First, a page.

I’m looking for anyone to share their winners and losers with managing data that comes in the form of photos and of audio and video.
I currently work with some scientists and I am looking for a software that could catalogue these files and then allow us to retrieve them with ease. Maybe by location, or project or specimen, etc.
I am just starting this, so anything you might have to contribute is appreciated.
I look forward to hearing your advice.
What you’re talking about is called DAM (Digital Asset Management). What is important I think for people on the forum to provide value-added answers would be if you could expand somewhat on what your needs are and what you’re trying to accomplish (outcomes sought) as well as some idea of what your budget might be to address this?
I work in an GC office with Scientist. We will be getting GCdocs (Opentext) in a few more months, but from what I know if it, it will not handle the photos the way I wish it would.
So when a researcher goes out to the field, takes a bunch of pictures, needs to come home and store those somewhere so that colleagues and other visiting researchers can get find them and use them. Also, there is a possibility of filming a surgery or dissection of an animal with voice over recording. We need to store that in a way to retrieve it at will.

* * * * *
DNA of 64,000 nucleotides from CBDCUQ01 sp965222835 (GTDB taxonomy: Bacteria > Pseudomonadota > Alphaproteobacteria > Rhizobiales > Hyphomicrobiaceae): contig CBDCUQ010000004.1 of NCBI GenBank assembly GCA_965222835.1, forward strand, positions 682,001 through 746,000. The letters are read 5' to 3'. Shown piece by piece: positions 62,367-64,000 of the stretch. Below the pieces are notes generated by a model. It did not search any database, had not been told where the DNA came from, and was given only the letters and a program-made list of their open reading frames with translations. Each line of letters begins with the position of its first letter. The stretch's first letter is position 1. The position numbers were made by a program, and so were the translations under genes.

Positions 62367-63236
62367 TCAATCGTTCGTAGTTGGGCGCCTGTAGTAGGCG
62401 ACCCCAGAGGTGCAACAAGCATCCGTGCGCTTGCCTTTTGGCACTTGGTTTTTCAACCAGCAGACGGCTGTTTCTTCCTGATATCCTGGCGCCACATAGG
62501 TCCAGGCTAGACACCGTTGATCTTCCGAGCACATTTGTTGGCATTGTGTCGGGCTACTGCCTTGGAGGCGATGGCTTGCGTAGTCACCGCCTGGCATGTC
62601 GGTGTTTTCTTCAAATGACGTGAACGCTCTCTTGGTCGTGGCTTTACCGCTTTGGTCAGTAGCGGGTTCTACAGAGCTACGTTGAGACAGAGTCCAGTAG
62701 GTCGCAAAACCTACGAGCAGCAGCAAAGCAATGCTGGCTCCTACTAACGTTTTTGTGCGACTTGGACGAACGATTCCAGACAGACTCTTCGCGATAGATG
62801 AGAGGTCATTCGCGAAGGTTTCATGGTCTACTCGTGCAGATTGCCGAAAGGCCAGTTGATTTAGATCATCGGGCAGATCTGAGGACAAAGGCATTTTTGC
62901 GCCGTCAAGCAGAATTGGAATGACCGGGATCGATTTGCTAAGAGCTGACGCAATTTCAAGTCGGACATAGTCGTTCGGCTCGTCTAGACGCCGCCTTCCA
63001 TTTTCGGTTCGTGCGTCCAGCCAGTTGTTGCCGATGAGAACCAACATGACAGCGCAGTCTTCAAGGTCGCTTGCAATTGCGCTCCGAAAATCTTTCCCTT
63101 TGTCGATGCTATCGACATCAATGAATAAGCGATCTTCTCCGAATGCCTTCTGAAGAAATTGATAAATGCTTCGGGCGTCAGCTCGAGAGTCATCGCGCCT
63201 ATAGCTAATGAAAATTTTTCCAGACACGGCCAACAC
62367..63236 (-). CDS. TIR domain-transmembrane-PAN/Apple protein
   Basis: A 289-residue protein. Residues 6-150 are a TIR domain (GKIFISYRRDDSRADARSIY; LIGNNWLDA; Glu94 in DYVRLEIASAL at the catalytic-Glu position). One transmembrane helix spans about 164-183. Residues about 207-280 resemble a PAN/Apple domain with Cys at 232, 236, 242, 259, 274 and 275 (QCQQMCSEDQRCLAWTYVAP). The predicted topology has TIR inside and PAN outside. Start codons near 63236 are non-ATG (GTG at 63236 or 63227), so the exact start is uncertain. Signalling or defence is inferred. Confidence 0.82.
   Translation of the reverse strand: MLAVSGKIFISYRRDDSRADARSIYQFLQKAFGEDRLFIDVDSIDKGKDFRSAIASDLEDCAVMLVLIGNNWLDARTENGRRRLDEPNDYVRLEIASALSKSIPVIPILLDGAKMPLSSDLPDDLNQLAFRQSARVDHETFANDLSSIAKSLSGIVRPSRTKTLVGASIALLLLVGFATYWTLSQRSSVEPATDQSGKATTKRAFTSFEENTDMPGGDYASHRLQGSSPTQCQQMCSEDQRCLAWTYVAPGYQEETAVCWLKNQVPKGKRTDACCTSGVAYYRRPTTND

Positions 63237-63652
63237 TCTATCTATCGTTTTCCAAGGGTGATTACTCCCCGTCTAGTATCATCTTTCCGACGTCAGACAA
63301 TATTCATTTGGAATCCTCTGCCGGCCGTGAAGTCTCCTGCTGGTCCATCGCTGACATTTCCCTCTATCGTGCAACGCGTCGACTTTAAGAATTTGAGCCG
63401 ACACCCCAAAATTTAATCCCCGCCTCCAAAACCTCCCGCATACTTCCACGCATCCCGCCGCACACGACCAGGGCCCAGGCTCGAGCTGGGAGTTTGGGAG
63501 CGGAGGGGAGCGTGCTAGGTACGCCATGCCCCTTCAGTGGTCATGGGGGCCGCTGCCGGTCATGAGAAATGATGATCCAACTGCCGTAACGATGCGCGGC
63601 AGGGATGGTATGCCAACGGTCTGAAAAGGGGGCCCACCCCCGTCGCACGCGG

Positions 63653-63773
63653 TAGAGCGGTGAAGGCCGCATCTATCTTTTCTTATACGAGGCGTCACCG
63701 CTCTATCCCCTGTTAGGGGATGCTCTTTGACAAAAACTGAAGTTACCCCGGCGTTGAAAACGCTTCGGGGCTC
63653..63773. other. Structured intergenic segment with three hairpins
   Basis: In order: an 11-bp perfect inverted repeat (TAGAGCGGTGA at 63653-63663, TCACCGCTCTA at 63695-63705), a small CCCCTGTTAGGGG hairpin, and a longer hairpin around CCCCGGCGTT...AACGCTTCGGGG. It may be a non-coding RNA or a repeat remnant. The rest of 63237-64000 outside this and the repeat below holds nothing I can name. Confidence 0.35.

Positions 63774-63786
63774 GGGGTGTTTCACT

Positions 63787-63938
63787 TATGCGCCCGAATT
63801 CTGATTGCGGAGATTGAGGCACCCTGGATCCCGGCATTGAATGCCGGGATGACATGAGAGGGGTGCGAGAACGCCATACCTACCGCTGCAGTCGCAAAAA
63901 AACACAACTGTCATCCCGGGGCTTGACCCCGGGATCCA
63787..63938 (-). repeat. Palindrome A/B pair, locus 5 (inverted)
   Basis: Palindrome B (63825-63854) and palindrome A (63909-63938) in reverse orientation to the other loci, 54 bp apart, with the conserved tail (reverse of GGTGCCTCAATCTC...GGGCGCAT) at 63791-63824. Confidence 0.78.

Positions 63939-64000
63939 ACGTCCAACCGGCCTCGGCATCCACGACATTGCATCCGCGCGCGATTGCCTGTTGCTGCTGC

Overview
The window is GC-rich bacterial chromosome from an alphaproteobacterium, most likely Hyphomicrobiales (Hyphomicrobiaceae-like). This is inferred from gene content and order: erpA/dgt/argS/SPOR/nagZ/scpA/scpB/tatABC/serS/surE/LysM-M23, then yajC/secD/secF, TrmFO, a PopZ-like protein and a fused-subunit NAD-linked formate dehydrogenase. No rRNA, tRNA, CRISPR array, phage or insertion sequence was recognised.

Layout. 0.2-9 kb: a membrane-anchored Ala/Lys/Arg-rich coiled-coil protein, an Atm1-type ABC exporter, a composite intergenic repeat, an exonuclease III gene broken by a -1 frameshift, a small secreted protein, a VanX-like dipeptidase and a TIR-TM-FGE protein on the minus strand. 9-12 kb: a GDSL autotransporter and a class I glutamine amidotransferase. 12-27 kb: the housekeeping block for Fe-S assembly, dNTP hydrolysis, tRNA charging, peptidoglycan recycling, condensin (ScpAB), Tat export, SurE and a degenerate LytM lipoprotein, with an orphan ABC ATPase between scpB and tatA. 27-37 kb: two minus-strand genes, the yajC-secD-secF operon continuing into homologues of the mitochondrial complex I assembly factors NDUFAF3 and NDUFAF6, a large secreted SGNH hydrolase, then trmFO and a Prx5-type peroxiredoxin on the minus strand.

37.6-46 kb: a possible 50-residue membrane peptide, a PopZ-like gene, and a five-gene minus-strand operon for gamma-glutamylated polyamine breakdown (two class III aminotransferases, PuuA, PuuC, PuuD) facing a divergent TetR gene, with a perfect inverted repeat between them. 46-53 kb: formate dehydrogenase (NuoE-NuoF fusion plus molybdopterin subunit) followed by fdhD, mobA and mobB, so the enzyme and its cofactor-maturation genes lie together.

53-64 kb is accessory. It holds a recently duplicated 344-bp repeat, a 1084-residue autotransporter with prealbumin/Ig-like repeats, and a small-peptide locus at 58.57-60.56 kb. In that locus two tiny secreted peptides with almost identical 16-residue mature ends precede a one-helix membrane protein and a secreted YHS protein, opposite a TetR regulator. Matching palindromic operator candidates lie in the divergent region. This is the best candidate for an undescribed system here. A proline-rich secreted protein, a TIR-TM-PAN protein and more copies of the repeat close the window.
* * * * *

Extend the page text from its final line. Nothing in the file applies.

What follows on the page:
Theses resources (Photo, A/V) might even be accessible online to anyone…. although I have not had that conversation yet.
$$ – all depends on what we are getting and how fancy they want it. We are talking about about best of the best, so there imagine they will find a reasonable amount of money.
Yeah, the GCDocs implementation of OT leaves more than just ‘something’ to be desired!
Given that it sounds like your main needs are to store, catalog, and retrieve/view (versus the much broader and deeper capabilities of a DAM system), have you considered using SharePoint Online/O365? At GoC prices from Microsoft, it’s pretty affordable; would give you the ability to determine the columns (metadata) you need to use to catalog with; can provide remote access without having to go through a months long IT request and provisioning process; you can create a simple site collection with some pages that have image galleries and such for more of a “what’s new” type thing; and you can configure a search center with your custom metadata that can deliver exactly the images a user is looking for.
Plus, with the O365 subscriptions (E3 or E5) comes ‘Stream’ which is MS’ enterprise video streaming offering that uses the MS Azure cloud in the background so that is essentially unlimited horsepower. And you can embed videos from Stream directly into the SharePoint pages. Or even a whole ‘channel’ from Stream.
And since MS is obviously a very highly trusted vendor for GoC, you won’t have to go through a vendor qualification process with procurement. And with the MS data centers in Toronto and Quebec City, residency also won’t be an issue.
If you would want assistance with getting that designed and setup, I can certainly help.
Hi – fascinating and huge subject. I can’t talk about video and audio recordings, but I have worked with jpeg and tiff files and their tagging, discovery and retrieval.